In this symphonically powerful and magnificently observed novel, Cather created one of the most winning heroines in American fiction, a woman whose calm, undemonstrative strength and robust high spirits make her emblematic of the virtues Cather most admired in her country. Ántonia Shimerda is the daughter of Bohemian immigrant parents struggling with the oceanic loneliness of life on the Nebraska prairie. Through the eyes of Jim Burden, her tutor and disappointed admirer, we follow Ántonia from farm to town as she survives hardships both natural and human, from poverty to a failed romance—and not only survives but triumphs.
Written in the style of a memoir, My Ántonia chronicles Jim Burden’s friendship with the daughter of a Czech immigrant family. Recently orphaned, he moves west to Nebraska to live with his grandparents. Riding the same train is the Shimerda family, who are also on their way to settle in the area. The Shimerdas have a difficult life as pioneers: living in a sod house, working the fields, and running out of food in the winter. Jim soon becomes smitten with Ántonia, the eldest daughter, as they grow up and explore the landscape around them together. Through his eyes, we see both how she shapes the land around her and is shaped by the rigors of poverty.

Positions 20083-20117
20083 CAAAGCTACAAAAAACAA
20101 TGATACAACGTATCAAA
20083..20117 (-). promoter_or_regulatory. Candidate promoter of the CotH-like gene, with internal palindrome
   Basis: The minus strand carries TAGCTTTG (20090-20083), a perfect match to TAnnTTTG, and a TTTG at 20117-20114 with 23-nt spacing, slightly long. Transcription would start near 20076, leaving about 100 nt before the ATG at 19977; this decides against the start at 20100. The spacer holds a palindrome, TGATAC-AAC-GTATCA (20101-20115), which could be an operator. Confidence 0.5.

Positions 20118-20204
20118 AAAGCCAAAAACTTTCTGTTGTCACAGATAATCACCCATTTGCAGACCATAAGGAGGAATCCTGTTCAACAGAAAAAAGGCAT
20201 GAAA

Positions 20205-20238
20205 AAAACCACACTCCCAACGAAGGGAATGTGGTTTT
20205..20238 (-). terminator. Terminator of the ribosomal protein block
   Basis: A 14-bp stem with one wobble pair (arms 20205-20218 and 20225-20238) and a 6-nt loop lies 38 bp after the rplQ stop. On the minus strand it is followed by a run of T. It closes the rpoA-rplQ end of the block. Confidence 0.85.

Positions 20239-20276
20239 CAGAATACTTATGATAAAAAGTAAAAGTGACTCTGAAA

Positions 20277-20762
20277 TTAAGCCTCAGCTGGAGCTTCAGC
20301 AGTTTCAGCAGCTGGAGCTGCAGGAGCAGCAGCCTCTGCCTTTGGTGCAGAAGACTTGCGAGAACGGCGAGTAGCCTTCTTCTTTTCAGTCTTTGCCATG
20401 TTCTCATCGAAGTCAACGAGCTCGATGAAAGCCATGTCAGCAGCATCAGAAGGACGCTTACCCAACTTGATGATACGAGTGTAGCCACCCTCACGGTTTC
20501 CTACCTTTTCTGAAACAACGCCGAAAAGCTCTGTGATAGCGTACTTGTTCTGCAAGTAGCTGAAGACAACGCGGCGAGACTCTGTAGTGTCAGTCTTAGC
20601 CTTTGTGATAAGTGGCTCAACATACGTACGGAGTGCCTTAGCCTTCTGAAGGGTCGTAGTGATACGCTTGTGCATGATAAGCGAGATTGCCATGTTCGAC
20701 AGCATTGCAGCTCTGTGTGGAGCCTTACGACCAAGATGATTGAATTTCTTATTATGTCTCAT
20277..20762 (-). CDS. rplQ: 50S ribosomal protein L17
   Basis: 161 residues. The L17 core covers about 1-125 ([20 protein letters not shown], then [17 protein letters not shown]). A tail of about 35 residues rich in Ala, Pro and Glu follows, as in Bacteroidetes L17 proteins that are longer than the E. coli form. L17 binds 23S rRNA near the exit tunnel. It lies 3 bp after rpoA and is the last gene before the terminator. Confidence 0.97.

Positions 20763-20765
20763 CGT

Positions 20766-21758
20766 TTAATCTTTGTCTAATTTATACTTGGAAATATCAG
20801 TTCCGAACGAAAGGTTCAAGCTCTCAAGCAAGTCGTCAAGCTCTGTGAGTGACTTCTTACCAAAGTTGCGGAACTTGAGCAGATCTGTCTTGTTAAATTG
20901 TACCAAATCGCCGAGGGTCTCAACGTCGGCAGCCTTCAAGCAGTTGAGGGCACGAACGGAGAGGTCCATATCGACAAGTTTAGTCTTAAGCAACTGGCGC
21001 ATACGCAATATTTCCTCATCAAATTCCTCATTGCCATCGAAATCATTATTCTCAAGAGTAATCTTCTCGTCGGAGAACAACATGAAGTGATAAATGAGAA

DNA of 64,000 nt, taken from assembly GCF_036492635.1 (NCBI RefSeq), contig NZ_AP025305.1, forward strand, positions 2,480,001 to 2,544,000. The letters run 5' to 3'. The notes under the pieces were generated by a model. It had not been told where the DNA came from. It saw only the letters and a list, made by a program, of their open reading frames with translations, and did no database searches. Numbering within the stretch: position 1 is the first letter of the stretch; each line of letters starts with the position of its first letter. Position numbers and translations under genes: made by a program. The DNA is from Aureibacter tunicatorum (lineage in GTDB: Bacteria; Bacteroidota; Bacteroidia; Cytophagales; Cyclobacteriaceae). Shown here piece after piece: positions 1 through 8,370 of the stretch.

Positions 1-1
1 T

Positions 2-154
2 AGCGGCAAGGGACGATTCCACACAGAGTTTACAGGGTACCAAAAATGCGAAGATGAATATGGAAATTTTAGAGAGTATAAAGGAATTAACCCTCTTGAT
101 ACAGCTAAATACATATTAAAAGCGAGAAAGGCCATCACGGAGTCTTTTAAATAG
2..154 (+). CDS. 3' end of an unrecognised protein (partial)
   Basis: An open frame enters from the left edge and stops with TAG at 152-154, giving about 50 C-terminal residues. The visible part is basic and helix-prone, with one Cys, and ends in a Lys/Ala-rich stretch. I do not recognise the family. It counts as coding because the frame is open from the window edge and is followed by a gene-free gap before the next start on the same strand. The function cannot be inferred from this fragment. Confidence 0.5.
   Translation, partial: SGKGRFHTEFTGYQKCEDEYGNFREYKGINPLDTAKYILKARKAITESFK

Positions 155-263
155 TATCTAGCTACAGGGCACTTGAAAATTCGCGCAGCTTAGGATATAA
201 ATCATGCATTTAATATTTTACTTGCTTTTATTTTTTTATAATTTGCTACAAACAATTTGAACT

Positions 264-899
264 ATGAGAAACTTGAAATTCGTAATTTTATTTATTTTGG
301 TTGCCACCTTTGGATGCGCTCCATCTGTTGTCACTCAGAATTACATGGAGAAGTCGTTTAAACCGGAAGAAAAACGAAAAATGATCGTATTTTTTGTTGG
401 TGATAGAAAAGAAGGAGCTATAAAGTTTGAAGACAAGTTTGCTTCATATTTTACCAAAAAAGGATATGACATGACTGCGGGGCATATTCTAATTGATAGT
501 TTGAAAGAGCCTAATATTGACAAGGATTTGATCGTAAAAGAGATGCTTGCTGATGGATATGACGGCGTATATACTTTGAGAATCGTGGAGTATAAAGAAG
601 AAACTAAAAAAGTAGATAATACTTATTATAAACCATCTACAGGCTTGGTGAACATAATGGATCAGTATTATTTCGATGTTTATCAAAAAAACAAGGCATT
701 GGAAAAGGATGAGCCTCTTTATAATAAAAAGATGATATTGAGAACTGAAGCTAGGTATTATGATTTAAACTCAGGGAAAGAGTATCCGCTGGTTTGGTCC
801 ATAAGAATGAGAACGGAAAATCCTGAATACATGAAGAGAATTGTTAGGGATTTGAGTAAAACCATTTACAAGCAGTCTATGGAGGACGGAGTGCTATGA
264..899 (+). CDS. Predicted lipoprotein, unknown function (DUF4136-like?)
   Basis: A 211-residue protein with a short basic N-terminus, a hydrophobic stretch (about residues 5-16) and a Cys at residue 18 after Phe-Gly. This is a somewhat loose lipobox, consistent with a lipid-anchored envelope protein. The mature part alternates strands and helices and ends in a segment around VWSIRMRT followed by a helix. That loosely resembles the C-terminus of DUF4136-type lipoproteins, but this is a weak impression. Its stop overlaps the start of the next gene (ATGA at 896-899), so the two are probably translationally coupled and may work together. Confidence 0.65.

Similarly to Jim, Willa Cather spent her early years in Nebraska but most of her adult life in Eastern cities. She pays homage to her homeland with her Prairie Trilogy of novels: O Pioneers!, The Song of the Lark, and My Ántonia. They are tinged with her characteristic straightforward language, reverence for nature, and nostalgia, even as she acknowledges the hardships of the past.
As mentioned in:
- Episode #26 – Education is an Atmosphere by Mystie Winckler during the Scholé Everyday segment